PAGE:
Penns Valley EMS was formed as an all-volunteer service in 1997 with the merging of the Centre Hall and Millheim-Rebersburg services. The first paid EMS responders started around 2004, Brooks says, covering day shifts when most volunteers were at work. Overnight staffing was established in 2010.

Penns Valley now has seven full-time paid EMTs, with about 10 part-timers who fill in as needed. But that fact that people can find paying jobs as EMTs (although the pay is often low) presents challenges in recruiting volunteers vital to keeping many EMS organizations afloat financially.

“It is a big commitment,” says Brooks, a veterinary pathologist who is on the faculty at Penn State. “Nationwide, volunteers in EMS are dwindling even at a more alarming rate than they are in fire service.”


“Who’s going to volunteer to pay $500 to $1,000 and to give 200 hours of their time just to get the training certificate?” Brooks says. “And then say, ‘Sure I’ll be on call,’” for shifts that are often 12 hours long, continue their education, and deal with an increasing amount of paperwork.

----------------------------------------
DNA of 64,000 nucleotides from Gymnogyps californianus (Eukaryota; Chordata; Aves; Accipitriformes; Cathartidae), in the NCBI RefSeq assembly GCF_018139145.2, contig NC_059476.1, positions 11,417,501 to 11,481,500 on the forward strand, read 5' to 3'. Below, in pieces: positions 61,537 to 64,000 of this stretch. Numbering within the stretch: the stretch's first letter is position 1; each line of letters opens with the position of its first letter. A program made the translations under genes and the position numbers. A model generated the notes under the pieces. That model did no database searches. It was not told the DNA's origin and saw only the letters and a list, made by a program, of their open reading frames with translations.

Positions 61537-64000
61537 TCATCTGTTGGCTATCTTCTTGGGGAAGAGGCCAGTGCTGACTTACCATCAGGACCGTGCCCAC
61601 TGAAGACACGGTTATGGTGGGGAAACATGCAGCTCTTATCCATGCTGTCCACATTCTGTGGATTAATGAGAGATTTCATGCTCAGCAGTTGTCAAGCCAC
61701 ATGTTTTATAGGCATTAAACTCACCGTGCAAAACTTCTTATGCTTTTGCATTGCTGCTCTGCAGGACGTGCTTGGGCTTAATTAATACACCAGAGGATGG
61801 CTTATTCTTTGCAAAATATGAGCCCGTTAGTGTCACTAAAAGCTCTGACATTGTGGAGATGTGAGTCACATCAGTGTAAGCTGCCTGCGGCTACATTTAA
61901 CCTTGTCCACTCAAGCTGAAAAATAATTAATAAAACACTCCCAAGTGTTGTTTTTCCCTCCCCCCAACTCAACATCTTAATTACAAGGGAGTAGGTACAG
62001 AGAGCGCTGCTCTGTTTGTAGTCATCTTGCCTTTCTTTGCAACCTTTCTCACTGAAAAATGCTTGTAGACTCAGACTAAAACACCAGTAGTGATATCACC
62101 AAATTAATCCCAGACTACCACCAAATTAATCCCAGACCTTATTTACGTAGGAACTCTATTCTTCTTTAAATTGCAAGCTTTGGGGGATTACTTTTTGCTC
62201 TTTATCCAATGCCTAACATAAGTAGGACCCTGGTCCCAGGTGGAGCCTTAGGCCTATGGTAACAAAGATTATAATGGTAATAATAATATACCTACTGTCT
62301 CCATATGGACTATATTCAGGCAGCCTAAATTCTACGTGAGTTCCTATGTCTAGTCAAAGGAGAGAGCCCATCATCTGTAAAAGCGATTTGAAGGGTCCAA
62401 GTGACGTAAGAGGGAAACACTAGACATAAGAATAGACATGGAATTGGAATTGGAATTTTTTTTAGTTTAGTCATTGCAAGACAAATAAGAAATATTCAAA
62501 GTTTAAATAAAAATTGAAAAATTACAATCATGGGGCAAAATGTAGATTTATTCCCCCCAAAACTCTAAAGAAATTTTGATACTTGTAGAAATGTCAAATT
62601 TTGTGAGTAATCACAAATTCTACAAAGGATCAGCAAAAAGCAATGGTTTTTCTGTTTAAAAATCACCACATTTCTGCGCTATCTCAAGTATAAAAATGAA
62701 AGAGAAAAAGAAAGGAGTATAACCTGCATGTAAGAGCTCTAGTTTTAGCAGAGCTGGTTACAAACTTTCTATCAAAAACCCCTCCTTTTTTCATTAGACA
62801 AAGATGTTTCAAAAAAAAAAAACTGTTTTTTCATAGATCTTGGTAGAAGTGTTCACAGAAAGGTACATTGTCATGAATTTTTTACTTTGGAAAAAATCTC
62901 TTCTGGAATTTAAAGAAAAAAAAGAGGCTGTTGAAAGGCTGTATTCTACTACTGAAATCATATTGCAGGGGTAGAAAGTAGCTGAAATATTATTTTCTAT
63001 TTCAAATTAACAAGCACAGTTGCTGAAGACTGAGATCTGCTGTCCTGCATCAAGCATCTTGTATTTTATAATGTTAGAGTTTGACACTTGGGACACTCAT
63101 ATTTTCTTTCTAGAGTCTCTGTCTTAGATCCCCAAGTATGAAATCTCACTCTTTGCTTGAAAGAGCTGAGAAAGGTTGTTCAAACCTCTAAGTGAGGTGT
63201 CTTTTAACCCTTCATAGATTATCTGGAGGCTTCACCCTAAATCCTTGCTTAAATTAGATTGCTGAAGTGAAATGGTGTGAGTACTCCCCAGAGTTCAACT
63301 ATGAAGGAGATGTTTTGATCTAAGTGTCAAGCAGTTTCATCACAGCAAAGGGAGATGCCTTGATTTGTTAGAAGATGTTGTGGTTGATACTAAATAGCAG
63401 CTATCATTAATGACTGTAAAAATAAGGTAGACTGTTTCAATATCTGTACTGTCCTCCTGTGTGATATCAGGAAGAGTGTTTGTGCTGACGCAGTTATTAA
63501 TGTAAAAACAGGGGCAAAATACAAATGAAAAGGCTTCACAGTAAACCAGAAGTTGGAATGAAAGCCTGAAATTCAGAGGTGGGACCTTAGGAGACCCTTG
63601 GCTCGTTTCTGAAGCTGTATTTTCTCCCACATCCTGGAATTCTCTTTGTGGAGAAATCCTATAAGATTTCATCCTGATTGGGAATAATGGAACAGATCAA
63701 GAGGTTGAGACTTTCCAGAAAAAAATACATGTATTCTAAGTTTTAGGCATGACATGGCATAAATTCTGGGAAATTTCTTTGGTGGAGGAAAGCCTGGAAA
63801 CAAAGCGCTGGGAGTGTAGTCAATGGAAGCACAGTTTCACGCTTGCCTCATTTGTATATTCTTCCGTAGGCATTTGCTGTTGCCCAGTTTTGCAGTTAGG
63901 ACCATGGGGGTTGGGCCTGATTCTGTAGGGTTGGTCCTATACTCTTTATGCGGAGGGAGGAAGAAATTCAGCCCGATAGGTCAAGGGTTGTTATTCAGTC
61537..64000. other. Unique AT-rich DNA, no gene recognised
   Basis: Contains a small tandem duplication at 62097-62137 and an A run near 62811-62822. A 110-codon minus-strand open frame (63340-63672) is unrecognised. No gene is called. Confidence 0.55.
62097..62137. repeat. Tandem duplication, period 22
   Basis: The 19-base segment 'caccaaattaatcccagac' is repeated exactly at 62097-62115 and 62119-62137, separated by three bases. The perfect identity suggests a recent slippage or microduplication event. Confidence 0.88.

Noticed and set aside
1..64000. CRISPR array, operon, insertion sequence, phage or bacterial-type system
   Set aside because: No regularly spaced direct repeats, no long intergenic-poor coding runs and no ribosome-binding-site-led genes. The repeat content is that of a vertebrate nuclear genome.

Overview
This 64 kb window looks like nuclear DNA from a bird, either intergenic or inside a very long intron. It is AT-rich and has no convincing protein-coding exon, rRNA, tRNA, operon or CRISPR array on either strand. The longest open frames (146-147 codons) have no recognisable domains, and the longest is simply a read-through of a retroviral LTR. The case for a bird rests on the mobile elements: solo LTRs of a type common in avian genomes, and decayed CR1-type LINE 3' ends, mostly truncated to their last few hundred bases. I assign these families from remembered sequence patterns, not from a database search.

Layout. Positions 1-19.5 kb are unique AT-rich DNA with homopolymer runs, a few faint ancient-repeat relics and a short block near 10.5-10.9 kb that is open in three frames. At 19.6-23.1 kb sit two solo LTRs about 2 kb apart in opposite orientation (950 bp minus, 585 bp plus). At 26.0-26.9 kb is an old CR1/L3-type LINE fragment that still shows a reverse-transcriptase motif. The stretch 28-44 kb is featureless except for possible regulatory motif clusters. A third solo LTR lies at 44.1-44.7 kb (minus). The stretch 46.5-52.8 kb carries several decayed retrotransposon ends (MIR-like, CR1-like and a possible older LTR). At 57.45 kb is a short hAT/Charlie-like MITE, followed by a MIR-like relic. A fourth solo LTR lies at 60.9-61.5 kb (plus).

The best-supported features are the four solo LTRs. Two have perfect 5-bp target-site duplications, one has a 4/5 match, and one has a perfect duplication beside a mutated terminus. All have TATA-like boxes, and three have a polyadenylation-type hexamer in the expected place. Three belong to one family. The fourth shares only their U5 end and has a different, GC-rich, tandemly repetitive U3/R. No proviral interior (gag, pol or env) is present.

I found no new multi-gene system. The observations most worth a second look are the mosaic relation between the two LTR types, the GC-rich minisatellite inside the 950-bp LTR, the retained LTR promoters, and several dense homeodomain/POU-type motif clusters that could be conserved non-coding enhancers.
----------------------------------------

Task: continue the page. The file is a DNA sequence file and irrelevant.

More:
It takes a “truly a special group of people,” Brooks says.

And that’s exactly what you’ll find at EMS stations throughout Centre County.

Keith Peese, who works as a phlebotomist at Mount Nittany Medical Center, has been a volunteer EMT since 1996, almost all of that time with Penns Valley EMS.

Peese, who lives in Spring Mills, says he volunteers because, “It’s a good cause; you’re helping people you know, people you don’t know, and the community itself. That’s a good enough reason to do it. At least for me it is.”

That sentiment was echoed by three fellow volunteers who joined Brooks and Peese at the Penns Valley EMS station on a recent evening.

Assistant Chief Cindy Ross, who served as chief prior to Brooks, has volunteered for more than 10 years. Now retired from her job working in a bank, Ross says, “I love the service; I want the service to be here. ... It’s a very close-knit community that seems to know everybody that’s on the ambulance, and they’re very appreciative of what we do.”